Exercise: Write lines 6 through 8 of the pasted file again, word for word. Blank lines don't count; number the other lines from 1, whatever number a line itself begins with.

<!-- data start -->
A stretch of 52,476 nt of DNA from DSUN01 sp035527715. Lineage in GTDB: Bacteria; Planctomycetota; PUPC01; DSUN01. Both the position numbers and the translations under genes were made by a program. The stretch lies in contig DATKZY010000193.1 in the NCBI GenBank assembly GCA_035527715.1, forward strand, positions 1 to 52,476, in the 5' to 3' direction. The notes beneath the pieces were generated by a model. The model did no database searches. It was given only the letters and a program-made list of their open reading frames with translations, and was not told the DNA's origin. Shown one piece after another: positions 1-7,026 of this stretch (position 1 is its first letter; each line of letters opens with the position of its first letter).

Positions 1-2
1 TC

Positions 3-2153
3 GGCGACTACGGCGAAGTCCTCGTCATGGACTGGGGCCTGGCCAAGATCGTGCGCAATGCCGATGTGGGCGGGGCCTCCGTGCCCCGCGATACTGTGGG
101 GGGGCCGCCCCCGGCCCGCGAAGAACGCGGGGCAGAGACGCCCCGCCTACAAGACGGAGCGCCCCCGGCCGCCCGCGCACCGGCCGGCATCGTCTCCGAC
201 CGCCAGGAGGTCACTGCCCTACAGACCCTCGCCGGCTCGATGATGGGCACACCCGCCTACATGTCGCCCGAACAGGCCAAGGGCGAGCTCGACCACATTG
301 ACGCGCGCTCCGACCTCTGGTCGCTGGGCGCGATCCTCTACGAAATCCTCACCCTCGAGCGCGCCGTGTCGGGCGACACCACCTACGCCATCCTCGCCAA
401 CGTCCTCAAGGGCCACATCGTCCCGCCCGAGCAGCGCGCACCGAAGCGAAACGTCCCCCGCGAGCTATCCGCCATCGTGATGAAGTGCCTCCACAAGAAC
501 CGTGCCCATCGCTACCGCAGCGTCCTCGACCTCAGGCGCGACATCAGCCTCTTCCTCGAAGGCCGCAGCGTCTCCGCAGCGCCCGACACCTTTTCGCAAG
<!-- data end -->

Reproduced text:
101 GGGGCCGCCCCCGGCCCGCGAAGAACGCGGGGCAGAGACGCCCCGCCTACAAGACGGAGCGCCCCCGGCCGCCCGCGCACCGGCCGGCATCGTCTCCGAC
201 CGCCAGGAGGTCACTGCCCTACAGACCCTCGCCGGCTCGATGATGGGCACACCCGCCTACATGTCGCCCGAACAGGCCAAGGGCGAGCTCGACCACATTG
301 ACGCGCGCTCCGACCTCTGGTCGCTGGGCGCGATCCTCTACGAAATCCTCACCCTCGAGCGCGCCGTGTCGGGCGACACCACCTACGCCATCCTCGCCAA